It's also got a slight mean streak, like the news report telling us that the Pope shot himself in the head to avoid coming back as a zombie. It got me thinking; we have a ton of zom-coms (Shaun of the Dead, Zombieland, Warm Bodies, etc) but I'm hard pressed to think of one that's really viciously darkly funny - something like Very Bad Things or Death To Smoochy DARK, but with zombies. How it would work, I don't know - that's your job! I mean, I'm sure there is one, but overall a filmmaker is more likely to do something more like Shaun than not, so when I see something with a little more bite, I'm happy about it.
The making of is the only real extra on the disc (some trailers fill up the rest of the special features menu, and it's worth noting that the subtitles there are better than the ones on the feature), and it's a pretty good one. Directors Luca Boni and Marco Ristori (who also co-wrote the script) and some of the actors take us through the entire production process, including a lengthy explanation/defense of the "Uwe Boll Presents" credit that probably scared some folks off (it baffles me that it's even on the DVD cover). Apparently, they met Boll a while ago when they were trying to get the movie made, and he promised them if they did he would get it distributed (thus, he had no real input on the film, haters). Sure enough, three years later he kept his word, and as one of the guys explains, he knows it's not doing them any favors with fans to have Boll's name on there, but he doesn't care - if you're that close minded to dismiss a film because Boll helped it find distribution, he doesn't want you watching his movie anyway. It's a great attitude to have, really; I may not care much for Boll's films, but I never understood the deep loathing he receives simply because he, like just about everyone else that has tried, has made some bad video game movies. The piece also shows a closer look at some of the practical FX (including a pretty great smashed face that you don't get to see much of in the finished film) and offers some fun anecdotes, making it a pretty enjoyable supplement that's worth a look even if you hated the film.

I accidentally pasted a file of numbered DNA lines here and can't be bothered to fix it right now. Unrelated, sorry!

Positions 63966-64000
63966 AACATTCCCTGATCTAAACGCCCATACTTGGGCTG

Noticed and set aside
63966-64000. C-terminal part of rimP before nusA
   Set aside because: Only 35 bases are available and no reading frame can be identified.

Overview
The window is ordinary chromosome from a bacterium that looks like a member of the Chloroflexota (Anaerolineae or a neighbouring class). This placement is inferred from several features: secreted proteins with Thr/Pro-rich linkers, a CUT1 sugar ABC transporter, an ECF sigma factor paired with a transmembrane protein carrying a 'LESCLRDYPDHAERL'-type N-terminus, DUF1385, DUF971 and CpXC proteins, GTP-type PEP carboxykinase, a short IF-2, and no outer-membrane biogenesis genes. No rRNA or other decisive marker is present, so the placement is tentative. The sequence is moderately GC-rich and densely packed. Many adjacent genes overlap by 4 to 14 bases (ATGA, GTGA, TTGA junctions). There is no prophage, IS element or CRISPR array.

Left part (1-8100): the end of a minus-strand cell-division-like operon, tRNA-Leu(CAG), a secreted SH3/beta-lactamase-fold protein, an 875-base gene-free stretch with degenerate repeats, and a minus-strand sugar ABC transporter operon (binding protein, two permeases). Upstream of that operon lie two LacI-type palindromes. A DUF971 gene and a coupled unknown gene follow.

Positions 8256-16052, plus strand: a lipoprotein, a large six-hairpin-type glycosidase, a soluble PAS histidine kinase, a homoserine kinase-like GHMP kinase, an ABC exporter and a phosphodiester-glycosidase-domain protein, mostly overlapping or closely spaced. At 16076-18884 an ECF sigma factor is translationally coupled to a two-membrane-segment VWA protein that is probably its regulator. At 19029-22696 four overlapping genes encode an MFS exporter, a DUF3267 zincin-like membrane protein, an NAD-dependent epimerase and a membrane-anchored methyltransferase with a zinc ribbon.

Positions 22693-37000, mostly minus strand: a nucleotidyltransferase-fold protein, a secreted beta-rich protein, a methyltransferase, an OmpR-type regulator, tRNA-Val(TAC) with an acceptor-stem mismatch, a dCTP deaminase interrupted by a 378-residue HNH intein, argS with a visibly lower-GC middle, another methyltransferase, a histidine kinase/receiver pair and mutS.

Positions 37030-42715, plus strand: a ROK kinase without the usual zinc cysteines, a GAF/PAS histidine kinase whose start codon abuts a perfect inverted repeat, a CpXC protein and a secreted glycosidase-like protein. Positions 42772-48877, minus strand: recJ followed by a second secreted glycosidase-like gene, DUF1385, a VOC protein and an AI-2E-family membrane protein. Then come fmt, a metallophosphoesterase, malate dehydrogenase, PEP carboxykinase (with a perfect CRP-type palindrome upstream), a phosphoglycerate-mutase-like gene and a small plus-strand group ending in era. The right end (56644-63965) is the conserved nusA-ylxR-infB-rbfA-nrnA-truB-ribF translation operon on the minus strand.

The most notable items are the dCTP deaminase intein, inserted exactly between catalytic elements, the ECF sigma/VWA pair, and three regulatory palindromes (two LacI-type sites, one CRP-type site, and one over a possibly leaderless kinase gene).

I'm gonna keep an eye on these two. They definitely have the heart, and if nothing else I can say that the movie is a lot better looking than most zombie flicks in this budget range (and even a couple that had much more to work with). They've seemingly already made a second zombie feature called Zombie Massacre - I'm pretty confident that it will be an improvement, and if so we can look back at this to see how they found their sea legs, so to speak.
What say you?